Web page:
The Reality of Crowdfunding for Publishing
This week, in case you didn’t notice, a record was made on Kickstarter. Brandon Sanderson and his company Dragonsteel Entertainment started a Kickstarter campaign to sell the 4 novels he secretly wrote during pandemic shutdowns, along with optional, associated swag. The campaign shattered the Kickstarter record for highest earning project within 3 days, causing quite a buzz in many circles, but most especially in the circles of writers and authors I frequent.
Now, first, I have to say that NO ONE deserves this more than Sanderson. He is an excellent author who has also nourished his gifts of time management, love of actually writing, understanding how to write well, and marketing to be one of the most prolific and successful writers of our time.
And this is the key and the caveat to what many aspiring authors are thinking is now a ‘golden ticket.’ “Oh, KICKSTARTER is the key!” they think to themselves. “This is how to achieve the income I want! I can skip the painful process of sending manuscripts to agents or publishers! I can avoid the slow tedium and low numbers of my self-published Amazon books! THIS IS HOW I SUCCEED!”
There is this myth that I constantly see floating around that writing, just writing, should be rewarded, and the only thing holding back the success of any author is the systems in place that block them from that golden palace of Success. I can’t even count the number of aspiring authors who believe the following falsehoods:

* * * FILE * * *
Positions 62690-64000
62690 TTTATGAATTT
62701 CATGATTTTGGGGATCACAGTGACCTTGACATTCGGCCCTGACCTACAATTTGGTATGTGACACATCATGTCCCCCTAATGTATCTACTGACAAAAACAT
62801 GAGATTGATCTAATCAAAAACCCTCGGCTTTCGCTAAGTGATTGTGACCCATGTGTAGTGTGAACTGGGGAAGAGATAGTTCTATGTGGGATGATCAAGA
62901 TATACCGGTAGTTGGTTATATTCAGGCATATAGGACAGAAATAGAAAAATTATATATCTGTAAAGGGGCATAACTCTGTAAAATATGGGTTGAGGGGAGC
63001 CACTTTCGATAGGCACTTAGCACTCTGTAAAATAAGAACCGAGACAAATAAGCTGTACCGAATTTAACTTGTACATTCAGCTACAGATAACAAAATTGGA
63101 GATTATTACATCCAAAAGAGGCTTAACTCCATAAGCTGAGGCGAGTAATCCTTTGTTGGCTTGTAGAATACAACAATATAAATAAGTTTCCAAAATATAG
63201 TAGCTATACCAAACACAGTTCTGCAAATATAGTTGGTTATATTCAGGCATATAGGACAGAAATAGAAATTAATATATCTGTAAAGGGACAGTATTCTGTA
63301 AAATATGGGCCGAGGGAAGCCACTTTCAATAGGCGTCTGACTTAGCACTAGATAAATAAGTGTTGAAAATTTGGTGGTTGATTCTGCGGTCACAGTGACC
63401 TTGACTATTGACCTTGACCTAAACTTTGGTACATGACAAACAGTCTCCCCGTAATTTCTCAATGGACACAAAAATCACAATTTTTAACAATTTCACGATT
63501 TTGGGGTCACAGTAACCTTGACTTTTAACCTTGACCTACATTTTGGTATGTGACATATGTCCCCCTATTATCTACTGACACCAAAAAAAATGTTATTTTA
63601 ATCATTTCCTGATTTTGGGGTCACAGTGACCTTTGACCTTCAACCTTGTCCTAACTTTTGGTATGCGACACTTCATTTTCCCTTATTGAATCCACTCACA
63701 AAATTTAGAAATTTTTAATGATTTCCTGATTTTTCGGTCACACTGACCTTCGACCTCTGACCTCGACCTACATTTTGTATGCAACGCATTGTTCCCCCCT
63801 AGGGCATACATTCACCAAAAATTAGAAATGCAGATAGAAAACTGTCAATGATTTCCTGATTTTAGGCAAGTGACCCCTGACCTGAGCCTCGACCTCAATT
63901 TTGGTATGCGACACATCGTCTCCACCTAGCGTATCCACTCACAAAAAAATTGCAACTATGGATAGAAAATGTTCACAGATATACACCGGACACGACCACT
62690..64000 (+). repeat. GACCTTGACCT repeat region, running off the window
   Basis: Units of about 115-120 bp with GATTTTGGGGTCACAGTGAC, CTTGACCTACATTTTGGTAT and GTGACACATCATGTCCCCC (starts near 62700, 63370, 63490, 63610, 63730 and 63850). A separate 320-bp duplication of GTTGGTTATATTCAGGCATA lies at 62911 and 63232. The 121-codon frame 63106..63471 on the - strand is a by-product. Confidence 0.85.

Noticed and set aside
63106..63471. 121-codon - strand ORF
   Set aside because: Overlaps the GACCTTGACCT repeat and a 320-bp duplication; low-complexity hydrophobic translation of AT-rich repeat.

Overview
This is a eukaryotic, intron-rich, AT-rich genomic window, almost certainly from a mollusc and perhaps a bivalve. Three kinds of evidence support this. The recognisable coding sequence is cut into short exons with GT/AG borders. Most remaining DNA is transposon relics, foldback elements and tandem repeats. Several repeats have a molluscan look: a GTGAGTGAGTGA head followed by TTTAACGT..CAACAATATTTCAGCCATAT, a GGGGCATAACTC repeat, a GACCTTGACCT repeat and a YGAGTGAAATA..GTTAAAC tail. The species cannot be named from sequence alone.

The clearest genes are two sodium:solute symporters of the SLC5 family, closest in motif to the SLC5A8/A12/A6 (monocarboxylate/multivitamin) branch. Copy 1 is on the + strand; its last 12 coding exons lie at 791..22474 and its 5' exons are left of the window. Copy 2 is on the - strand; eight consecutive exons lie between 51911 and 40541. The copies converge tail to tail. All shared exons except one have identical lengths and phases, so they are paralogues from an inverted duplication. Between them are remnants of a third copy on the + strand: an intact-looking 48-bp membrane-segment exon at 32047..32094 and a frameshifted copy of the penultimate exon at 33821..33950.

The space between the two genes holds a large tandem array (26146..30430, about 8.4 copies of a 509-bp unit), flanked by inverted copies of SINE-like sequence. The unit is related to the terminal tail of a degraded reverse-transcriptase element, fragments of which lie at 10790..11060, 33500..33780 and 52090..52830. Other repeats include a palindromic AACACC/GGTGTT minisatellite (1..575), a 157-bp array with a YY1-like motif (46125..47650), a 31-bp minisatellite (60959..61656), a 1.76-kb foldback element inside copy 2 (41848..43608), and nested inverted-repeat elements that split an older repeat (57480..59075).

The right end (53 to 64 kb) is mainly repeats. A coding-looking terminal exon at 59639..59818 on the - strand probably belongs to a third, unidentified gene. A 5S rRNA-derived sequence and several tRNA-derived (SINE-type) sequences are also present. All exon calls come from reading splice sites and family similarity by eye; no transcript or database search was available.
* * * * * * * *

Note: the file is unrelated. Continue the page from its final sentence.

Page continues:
- Once I finish my first book, I might need to edit it, but I will publish it and that will start me on the road to success!
Nope. Ignoring the other skills required (marketing being a big one), you are not the exception to the rule that almost no one does amazing with the first book they write. Most people don’t even PUBLISH the first book they write. Sanderson, for example, wrote THIRTEEN books before publishing any. THIRTEEN. And that was from someone with a MFA (Masters degree) in writing.
- Once I get published, I will be able to make a living by writing, it’s the big success I have to really work for.
Sorry to burst your bubble, but again, no.
Put on your seatbelts, kids, I’m gonna dive into some statistics.
For most jobs, knowing the average (or mean) is useful, because you are looking at what to expect someone to pay you, or the income to expect if you work independently and charge average rates. But writing isn’t so simple. Sometimes you can be hired (and, according to the US Bureau of Labor Statistics, about 44,240 people in the U.S. were employed as writers or authors (defined as someone who originates and prepares written material, such as scripts, stories, advertisements, and other material, and excluding News Analysts, Reporters, Journalists, Public Relations Specialists, and Technical Writers) as of May 2020. Of those 44,240, the mean income was $78,680. But the median income–that is, the middle number in the data set, which is a little better than the mean for our purposes–is only $67,120. “That’s still not bad,” you may say. But folks, that’s authors employed by someone else. Scriptwriters with jobs. Ad writers. Ghost writers. Rarely authors writing novels. And out of 165.7 million people employed in the U.S. in 2020, 44 thousand is a pretty small number.